Clear relays a theory, from Guns, Germs, and Steel, about why Asia and Europe developed so much more than the Americas and Africa by the 15th Century. Eurasia has a more narrow latitudinal range, existing primarily along a latitudinal axis. The opposite is true in the shape of the Americas and Africa. Why does this matter? Because climates remain more similar across similar latitudes. This means that Eurasian farmers were able to spread their successful crops to a much wider region than was possible in Africa and the Americas.
This effect compounded. It allowed for massive population growth, which led to better armies, better technologies, more wealth, etc. By the 15th Century AD, the difference was vast. All because of the orientation of the continents.
"The spread of agriculture provides an example of the 3rd Law of Behavior Change on a global scale."
"It is human nature to follow the Law of Least Effort, which states that when deciding between two similar options, people will naturally gravitate toward the option that requires the least amount of work."
"...the less energy a habit requires, the more likely it is to occur."
Design your environment so that good habits are nearly frictionless and bad habits are full of friction.
Decisive moments are the small decisions that direct you down a path. For instance, putting on your running shoes vs. turning on the tv. Each actual action (lacing up or pressing the 'on' button) are small. But, they determine your future choices.
"We are limited by where our habits lead us. This is why mastering the decisive moments throughout your day is so important."
Every habit can be reduced to a starting action that takes less than two minutes.
"A new habit should not feel like a challenge. The actions that follow can be challenging, but the first two minutes should be easy. What you want is a 'gateway habit' that naturally leads you down a more productive path."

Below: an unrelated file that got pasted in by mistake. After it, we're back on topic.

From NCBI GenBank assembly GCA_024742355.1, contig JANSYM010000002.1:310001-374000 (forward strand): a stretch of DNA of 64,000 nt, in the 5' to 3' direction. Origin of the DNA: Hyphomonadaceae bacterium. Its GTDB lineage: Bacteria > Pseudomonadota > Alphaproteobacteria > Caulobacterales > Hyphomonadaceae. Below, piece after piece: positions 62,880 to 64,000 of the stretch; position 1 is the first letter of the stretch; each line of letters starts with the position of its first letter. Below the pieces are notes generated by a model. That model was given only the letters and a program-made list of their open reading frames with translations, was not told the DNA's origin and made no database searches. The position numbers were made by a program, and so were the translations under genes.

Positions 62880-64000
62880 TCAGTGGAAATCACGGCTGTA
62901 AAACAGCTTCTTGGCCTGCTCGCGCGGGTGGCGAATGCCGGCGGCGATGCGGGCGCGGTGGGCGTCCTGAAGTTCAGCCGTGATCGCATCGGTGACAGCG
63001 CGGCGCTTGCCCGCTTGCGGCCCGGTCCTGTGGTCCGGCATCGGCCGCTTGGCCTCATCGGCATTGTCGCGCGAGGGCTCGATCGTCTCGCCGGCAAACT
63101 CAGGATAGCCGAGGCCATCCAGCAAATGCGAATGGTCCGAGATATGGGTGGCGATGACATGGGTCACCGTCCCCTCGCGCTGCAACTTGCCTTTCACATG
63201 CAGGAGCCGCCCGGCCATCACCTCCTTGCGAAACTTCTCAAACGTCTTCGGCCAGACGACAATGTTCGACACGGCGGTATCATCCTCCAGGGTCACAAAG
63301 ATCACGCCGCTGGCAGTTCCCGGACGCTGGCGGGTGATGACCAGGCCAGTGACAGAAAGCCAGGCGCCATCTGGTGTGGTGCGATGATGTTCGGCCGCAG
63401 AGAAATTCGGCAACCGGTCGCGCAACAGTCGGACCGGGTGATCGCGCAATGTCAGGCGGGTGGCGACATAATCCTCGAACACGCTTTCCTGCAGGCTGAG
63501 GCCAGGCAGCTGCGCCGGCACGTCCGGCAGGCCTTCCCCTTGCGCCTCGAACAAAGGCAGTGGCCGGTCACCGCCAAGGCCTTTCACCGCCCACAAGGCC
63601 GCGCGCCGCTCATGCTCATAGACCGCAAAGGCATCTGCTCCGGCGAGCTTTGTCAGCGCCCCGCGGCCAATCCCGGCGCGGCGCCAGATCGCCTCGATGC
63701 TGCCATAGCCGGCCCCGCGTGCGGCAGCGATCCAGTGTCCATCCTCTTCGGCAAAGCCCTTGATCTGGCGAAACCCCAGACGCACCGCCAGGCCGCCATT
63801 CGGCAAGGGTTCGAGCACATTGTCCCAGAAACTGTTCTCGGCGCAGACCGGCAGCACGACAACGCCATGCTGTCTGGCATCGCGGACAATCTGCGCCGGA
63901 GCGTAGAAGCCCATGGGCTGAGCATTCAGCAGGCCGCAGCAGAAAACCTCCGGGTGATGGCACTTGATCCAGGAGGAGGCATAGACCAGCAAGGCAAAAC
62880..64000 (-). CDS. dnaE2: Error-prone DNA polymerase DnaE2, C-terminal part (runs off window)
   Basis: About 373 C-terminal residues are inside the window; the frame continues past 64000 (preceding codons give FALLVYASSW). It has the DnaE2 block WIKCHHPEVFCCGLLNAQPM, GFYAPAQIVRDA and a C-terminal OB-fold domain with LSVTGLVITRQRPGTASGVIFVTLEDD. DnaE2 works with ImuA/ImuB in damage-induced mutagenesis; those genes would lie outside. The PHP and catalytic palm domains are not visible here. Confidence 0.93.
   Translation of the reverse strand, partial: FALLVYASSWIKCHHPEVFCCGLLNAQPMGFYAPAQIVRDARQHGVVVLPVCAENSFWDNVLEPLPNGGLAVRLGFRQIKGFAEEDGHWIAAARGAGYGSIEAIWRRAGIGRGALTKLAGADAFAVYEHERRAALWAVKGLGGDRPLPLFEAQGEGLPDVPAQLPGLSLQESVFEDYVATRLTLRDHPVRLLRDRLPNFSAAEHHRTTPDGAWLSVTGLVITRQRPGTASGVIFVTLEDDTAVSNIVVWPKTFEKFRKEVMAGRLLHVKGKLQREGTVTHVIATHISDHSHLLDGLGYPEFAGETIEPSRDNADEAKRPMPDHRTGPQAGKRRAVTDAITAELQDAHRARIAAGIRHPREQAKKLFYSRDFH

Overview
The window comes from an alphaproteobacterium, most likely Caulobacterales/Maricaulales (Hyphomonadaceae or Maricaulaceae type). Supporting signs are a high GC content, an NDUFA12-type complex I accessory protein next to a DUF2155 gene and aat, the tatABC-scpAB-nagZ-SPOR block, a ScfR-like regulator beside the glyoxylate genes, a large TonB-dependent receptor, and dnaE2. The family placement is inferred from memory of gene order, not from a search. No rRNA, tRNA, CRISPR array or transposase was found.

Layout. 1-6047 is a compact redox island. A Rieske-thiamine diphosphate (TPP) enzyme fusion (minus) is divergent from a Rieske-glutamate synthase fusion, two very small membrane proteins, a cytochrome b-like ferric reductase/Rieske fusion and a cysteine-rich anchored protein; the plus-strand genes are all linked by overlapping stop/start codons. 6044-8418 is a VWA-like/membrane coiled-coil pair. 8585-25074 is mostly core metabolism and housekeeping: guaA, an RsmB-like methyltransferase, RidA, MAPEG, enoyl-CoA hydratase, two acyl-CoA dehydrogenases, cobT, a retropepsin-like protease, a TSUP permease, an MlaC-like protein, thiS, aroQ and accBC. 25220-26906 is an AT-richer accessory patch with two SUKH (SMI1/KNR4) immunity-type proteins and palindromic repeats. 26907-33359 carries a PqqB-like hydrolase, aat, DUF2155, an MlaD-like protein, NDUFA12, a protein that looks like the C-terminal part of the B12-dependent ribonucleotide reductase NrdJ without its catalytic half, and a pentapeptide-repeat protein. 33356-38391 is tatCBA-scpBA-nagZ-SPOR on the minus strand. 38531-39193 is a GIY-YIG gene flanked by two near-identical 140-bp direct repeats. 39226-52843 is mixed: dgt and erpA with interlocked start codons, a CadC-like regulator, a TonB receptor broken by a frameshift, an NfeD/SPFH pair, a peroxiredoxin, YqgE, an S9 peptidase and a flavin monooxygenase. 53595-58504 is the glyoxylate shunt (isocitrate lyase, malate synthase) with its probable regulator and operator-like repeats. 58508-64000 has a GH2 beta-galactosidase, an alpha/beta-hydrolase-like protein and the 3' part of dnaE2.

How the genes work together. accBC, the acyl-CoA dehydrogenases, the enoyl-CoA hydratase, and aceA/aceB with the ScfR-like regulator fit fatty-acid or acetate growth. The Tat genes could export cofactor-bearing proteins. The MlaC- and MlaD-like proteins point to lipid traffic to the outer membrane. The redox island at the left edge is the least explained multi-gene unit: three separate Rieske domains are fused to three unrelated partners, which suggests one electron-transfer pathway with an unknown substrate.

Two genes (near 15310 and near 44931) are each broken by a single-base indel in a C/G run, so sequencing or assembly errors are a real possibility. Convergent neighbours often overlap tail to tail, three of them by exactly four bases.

"The point is to master the habit of showing up."
"Instead of trying to engineer a perfect habit from the start, do the easy thing on a more consistent basis. You have to standardize before you can optimize" (emphasis mine).
The takeaway: ritualize the beginning of a habit process, and make the first step of the habit the thing you commit to doing. That way, it feels smaller and easier.
Victor Hugo came up with a great way to force himself to write a book quickly. A year before, he had promised a French publisher a new book. Instead of writing, he pursued distractions for the next twelve months. Then, the publisher demanded the book within 6 months. Hugo knew he had to get serious. He told an assistant to lock away all of his clothes but a shawl so that he had no clothes for going outside in. Instead, all he could do was write. In under 6 months, The Hunchback of Notre Dame was published.
A commitment device is a psychological tool to force your future self to do things. Make some kind of promise or immutable decision (like Ulysses telling his crew to chain him to the mast before they got near the sirens) that constrains your future behavior in such a way that acting in an unproductive way is impossible.
"The brilliance of the cash register was that it automated ethical behavior by making stealing practically impossible." In other words, it's often more productive to change a system than to try to change your motivation or behavior directly.
Takeaway: Look for one-time decisions that pay off again and again. Clear's examples:
"Each habit that we hand over to the authority of technology frees up time and energy to pour into the next stage of growth."
"The average person spends over two hours per day on social media. What could you do with an extra six hundred hours per year?"
Another commitment device: For a preset time period, have someone else change your passwords to sites that waste your time so you don't even have to fight the temptation to not use them.
"By utilizing commitment devices, strategic onetime decisions, and technology, you can create an environment of inevitability--a space where good habits are not just an outcome you hope for but an outcome that is virtually guaranteed."
"We are more likely to repeat a behavior when the experience is satisfying."
"The human brain did not evolve for life in a delayed-return environment." Instead, humans had to seize every opportunity for food, reproduction, or any advantage that presented itself. Clear suggests that the shift to a delayed-return environment may have emerged around the advent of agriculture, ten thousand years ago. In modernity, those who succeed are those who are able to subvert the natural inclination for immediate reward, and instead optimize for delayed returns.
Good habits are often immediately unpleasant, but the outcome is good. And vice versa.